YOU reckon it’s funny from the outside? Struth, you should try it from the inside! I clamber into the passenger seat of the shorty HQ wagon and Nudge Peacock turns the key, filling the car with a menacing roar. He hauls the B&M stick back to first, hits the go pedal and we are away. I’m pinned back in the seat as the front wheels jump a foot in the air and the strip of country road gets suddenly short and narrow. Second gear, still pinned. I glance at the brake pedal. Please, now. But Nudge is having a ball and true to his word, his cut-and-shut shrimp is tracking straight as an arrow.
This article was first published in the May 2003 issue of Street Machine
It’s been a cack watching him arc it up for the action pics. We tried to get a burnout, but the wagon’s so short it just ploughs ahead on locked front wheels, getting more and more sideways every second. We got the wheelie shots, of course. All Nudge had to do was sort of bunny-hop it once then nail it and the front end sprang into the air. He’d hold it for a tick then back off before the exhausts crunched against the tar.
The Holden was always meant to be a show car, but plans changed, as they do. His mate Mark Saver had already shortened the HQ when Nudge bought it from him, but it needed a heap more than a clean up, blue paint and some new wheels.
Mark’s chop job was first class. You can’t pick the cut line, not even along the roof.
“The body’s perfect,” says Nudge. “Couldn’t be happier with it, actually. It’s cut between the front half of the front door and the back half of the back door, with the back and front door joined, and you drive from the back seat. The roof was a bit awkward. It was a matter of getting the measurements right so it’d all join up.”
Daring to be different – as if he hadn’t gone far enough – Nudge picked the stand-out green and purple flame job, sprayed by New Image, and continued it into the interior. The dash was a deadest nightmare to get right. It’s been in and out of the car numerous times and wears three coats of two-pack now. The surfboard’s painted the same, too. And yep, it’s bolted on. Of course.
For grunt, Nudge went to Special FX, and commissioned a 308 that’d wheelstand. Mitch Bean (the dude with the 10-second Humpy we featured in SM April 2003) did the whole thing from the motor back to the diff.
The starting point was a 333ci stroker with B-cast HQ heads, a Crane 288 cam and lifters, hardened pushrods, and 1.9-inch inlet valves and 1.6 exhausts on Crane springs. The forged TRW pistons sit on Chev rods, and the rings and bearings are from ACL. SL Race Fabrications built a big alloy radiator, as well as the 160-litre fuel tank. A pair of Holley Blues pump avgas to a twin-barrel 550 Holley carb under the Cain tunnel ram.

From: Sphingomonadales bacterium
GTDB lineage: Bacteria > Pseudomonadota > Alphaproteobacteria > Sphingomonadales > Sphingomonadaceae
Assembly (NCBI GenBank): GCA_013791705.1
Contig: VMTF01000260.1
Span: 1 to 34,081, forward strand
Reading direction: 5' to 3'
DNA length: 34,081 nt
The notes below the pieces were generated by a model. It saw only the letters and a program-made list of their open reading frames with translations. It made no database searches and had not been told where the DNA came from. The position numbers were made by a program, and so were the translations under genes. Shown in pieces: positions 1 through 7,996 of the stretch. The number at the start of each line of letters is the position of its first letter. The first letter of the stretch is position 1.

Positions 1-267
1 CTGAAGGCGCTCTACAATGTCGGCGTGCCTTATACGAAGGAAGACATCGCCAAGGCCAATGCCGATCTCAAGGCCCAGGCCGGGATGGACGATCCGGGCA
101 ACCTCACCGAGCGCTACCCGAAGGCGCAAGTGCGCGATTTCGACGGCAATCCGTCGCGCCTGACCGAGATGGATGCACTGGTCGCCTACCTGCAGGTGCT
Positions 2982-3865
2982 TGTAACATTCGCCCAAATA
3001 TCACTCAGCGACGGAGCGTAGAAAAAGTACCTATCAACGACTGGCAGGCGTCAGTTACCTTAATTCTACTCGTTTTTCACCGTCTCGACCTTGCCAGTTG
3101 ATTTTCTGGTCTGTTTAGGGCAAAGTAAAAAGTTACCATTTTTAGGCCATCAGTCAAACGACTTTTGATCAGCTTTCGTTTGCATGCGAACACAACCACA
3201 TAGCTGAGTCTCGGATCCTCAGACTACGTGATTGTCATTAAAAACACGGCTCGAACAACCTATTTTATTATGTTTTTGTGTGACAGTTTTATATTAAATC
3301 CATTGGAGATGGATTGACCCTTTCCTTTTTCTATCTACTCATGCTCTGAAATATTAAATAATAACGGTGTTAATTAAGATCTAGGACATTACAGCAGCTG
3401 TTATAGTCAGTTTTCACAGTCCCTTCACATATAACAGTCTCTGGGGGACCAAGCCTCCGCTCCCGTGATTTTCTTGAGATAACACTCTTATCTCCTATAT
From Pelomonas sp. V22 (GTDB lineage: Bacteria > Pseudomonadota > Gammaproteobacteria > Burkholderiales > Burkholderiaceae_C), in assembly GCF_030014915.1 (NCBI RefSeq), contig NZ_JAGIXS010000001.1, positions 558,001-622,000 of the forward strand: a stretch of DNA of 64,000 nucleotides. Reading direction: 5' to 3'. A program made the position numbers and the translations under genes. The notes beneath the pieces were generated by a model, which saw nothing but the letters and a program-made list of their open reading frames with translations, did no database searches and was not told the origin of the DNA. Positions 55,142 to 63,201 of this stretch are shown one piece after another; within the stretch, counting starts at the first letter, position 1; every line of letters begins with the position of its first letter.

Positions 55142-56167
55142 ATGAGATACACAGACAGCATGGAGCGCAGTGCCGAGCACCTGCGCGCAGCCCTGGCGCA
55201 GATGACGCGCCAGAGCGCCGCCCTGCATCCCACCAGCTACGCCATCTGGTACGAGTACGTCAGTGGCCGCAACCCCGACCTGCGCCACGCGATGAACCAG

It’s finished off with MSD ignition and coils, and HPC-coated Genie extractors dumping into a three-inch system. It’s all good for somewhere around 420hp, with the kind of torque that launches shuttles. The nitrous hasn’t been touched yet, either.
The Chev two-speed Glide is happy behind the donk, with its 4200rpm Dominator stall, and the custom tailshaft runs back just two feet before finding the nine-inch diff’s 4.56:1 Motive gears.
The shorty’s picked up awards from day one, including Chic’s Choice at Summernats 16, plus Top Car, Best Engine Bay and more at other shows.
“It’s the sort of car that you either love or hate, but I haven’t found anyone who hates it yet, so that’s okay,” Nudge laughs. “The reactions are unbelievable. People go berserk.”
Especially when Nudge chucks a wheelie.
Winning Chic’s Choice at Summernats is a pretty neat achievement, considering it means your car has been picked out as the personal favourite of the bloke who runs the best street machine show in the world. Yet the gong almost went to someone else this year, because Nudge wasn’t going to bring the HQ at all.
“I didn’t think the car was up to Summernats standard,” he reckons, “so I was just going to fly down for a look and was leaving the car at home.”
Then Brad rang, just three sleeps before Nudge’s flight. Brad, of Classic Auto Relocations, has carted the wagon everywhere from day one – every shop, every show. Nudge says Brad’s never put a mark on the car after god knows how many trips around their Queensland show stomping grounds.
“Without him, it wouldn’t have been at Summernats,” says Nudge. “He put it on the truck and towed it down at no expense to me.”
Thanks also to: Shannon, Jason, Spawny, Chunky, Willy, Jim. And wife Roseann and son Ricky for their support.
HOLDEN HQ WAGON
Colour: PPG Cyber Green & purple
Engine: 308 stroked to 333ci
Carbs: Twin 550 Holleys
Cam: Crane 288
Stall: Dominator 4200rpm
Brakes: HQ (f), Ford drums (r)
Wheels: Custom Dragway Flames
Steering wheel: Dragway Flame
Rollcage: Eight-point alloy
Shifter: B&M Quarter Stick
Sign-up here for your free weekly report on the world of Street Machine
How are you finding our new site design? Tell us in the comments below or send us your thoughts at email@example.com.
Street Machine is the bible of Aussie modified auto culture, celebrating wild muscle cars, customs and hot rods – and the incredible humans who create them.
Holden 355-powered 1970 HG ute streeter
A decade after selling his HG ute, Scott McPherson got a rare second chance with it. The result is a killer plastic-powered streeter
80-year-old burnout competitor Lorraine 'Nan' Tuckett
At 80 years young, it’s fair to say Lorraine ‘Nan’ Tuckett is a bit of a latecomer to the burnout scene
The Best Car Podcasts
Here's our favourite automotive podcasts, good for COVID-19 isolation and post-lockdown road trips!